This event examines the changing dynamics of protests and protest movements, focusing on how activists in the UK and globally mobilize and fight against inequalities.
Bird la Bird is a performance artist who straddles historiography, comedy, queer and politics. She has been described as a Queer Pearly Queen and a Haute Couture Fishwife. Bird la Bird has recently developed a series of performances interrogating the histories of Britain’s key cultural institutions, queering the chronicles and unpicking the layers of colonialism, class oppression, poverty and homophobia on which they were built. The resulting performances are highly accessible, inclusive, emotional and entertaining as Bird encourages the audience to shake the foundations of the museum by bringing hidden histories to the forefront.
Aviah Sarah Day came to grassroots activism out of necessity. After a childhood in and out of the care system followed a period of homelessness with her mother and brother, Aviah became interested in anti-capitalism as resistance to her poverty. Over the last 10 years she has been involved in UK Uncut, Focus E15 and Sisters Uncut fighting racism, sexism and capitalism.
Armine Ishkanian is Associate Professor and the Programme Director of the MSc in International Social and Public Policy (ISPP). Her research examines the relationship between civil society, democracy, development, and social transformation. She has examined how civil society organisations and social movements engage in policy processes and transformative politics in a number of countries including Armenia, Egypt, Greece, and the UK.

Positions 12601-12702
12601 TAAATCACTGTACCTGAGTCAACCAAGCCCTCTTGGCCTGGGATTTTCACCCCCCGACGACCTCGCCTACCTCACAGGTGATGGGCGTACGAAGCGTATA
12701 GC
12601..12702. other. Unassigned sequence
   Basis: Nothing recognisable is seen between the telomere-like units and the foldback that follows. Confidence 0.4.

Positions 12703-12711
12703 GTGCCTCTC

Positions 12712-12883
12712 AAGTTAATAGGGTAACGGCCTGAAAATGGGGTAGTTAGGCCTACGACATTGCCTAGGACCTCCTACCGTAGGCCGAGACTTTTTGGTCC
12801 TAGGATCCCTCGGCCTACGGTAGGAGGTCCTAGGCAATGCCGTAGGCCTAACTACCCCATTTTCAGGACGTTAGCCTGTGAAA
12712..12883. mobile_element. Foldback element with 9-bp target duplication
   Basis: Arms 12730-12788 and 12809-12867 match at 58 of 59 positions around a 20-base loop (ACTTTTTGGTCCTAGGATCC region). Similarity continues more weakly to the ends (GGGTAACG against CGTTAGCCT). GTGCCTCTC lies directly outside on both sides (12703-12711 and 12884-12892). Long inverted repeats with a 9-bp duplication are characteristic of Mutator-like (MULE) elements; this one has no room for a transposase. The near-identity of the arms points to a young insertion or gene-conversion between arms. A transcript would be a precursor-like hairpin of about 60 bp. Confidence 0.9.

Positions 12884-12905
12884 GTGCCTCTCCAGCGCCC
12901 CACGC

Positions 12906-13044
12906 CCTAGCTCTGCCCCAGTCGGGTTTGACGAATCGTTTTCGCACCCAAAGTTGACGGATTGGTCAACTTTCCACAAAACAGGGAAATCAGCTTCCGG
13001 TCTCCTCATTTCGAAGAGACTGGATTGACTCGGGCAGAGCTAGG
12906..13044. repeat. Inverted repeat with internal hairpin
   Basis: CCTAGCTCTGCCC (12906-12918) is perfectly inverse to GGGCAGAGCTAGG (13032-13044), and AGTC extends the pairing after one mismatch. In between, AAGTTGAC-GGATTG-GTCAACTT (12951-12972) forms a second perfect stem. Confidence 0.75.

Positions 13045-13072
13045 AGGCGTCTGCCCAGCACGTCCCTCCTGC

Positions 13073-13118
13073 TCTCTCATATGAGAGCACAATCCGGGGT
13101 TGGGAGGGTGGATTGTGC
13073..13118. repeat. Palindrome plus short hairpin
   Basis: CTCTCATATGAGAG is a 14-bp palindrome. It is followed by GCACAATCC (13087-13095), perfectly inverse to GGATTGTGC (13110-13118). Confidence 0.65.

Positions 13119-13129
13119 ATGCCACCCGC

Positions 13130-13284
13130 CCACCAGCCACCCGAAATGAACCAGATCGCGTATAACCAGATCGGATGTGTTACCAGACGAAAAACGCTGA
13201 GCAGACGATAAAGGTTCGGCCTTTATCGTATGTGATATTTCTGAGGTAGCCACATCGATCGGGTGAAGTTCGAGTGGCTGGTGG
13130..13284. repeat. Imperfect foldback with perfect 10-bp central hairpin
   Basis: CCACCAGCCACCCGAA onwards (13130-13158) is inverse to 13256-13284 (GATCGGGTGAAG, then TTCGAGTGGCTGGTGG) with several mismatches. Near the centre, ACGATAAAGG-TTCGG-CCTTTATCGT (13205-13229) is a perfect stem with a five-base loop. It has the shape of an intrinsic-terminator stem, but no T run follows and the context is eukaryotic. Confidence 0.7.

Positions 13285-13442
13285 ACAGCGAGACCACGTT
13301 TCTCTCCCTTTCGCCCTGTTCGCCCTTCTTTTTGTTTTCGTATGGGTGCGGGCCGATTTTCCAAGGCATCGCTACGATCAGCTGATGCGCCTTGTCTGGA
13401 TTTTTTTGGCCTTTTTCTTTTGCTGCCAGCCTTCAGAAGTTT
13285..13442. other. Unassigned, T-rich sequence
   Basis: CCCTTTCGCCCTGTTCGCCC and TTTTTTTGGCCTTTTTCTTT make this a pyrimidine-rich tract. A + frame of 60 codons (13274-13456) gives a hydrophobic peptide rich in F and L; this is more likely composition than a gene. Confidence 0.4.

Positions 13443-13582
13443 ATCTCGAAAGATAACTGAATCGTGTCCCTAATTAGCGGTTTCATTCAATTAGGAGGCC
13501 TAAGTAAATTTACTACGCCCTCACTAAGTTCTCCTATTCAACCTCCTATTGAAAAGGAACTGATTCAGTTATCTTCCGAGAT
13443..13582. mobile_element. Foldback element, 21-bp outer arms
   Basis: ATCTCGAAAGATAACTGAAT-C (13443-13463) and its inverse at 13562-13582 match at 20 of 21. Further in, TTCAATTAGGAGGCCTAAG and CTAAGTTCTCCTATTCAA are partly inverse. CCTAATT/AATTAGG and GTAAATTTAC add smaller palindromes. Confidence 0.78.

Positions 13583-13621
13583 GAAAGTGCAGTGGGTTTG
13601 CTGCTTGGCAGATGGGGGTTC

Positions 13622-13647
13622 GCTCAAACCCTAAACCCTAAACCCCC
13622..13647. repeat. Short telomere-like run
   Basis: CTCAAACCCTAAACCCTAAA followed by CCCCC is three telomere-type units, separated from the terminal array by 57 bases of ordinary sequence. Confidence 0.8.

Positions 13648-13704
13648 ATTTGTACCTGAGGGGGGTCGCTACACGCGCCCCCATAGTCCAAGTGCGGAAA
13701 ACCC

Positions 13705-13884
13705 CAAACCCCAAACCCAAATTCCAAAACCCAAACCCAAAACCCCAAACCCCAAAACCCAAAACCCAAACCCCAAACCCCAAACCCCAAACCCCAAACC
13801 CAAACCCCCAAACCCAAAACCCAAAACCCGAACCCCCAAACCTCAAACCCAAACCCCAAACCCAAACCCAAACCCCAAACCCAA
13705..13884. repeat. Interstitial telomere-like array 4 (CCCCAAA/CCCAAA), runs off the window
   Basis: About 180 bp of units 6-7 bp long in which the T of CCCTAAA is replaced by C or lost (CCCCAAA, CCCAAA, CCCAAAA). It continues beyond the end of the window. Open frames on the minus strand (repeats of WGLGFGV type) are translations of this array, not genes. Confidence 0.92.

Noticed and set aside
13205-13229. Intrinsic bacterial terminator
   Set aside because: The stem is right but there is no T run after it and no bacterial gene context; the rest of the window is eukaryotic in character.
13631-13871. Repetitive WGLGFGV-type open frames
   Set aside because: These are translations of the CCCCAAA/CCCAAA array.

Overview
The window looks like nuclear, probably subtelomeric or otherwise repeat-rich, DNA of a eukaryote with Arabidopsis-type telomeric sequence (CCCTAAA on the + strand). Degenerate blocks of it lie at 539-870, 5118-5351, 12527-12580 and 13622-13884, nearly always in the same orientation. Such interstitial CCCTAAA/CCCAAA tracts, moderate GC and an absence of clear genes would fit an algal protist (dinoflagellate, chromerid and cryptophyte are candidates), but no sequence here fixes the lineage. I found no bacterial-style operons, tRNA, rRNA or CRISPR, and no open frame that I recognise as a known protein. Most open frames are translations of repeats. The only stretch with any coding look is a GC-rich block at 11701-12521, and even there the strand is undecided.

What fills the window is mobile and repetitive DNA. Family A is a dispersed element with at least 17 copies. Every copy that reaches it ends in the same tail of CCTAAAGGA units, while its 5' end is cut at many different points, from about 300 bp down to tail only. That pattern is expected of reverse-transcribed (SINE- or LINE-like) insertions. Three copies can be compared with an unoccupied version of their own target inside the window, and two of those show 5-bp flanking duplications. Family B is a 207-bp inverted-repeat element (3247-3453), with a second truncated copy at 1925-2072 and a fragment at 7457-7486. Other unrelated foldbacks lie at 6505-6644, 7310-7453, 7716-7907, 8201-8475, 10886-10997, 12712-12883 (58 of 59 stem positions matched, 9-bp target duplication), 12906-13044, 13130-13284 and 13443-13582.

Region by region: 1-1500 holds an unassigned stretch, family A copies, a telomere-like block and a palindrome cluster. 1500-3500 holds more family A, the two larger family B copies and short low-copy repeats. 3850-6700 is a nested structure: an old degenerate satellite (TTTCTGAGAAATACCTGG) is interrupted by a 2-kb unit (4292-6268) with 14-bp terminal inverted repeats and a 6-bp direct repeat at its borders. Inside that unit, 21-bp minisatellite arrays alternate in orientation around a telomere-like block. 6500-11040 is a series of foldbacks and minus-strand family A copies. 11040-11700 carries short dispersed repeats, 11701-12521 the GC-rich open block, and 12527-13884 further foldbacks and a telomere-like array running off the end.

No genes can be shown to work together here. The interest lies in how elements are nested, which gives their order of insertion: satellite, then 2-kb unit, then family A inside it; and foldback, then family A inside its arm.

Tomila Lankina is Professor of Politics and International Relations at the LSE’s International Relations Department. Her current research focuses on comparative democracy and authoritarianism, mass protests and historical patterns of human capital and democratic reproduction in Russia and other states.
Dr Olga Onuch is Associate Professor in Politics at the University of Manchester. Onuch’s comparative study of protest (as well as elections, migration & identity) in Eastern Europe and Latin America has made her a leading expert in Ukrainian and Argentine politics specifically, but also in inter-regional comparative analysis.
Twitter hashtags for this event: #LSEFestival #NewWorldDisorders
This event is part of the LSE Festival: New World (Dis)Orders running from Monday 25 February to Saturday 2 March 2019, with a series of events exploring how social science can tackle global problems. The full programme will be online in January 2019.
A podcast of this event is available to download from Protesting Inequalities.
Podcasts and videos of many LSE events can be found at the LSE Public Lectures and Events: podcasts and videos channel.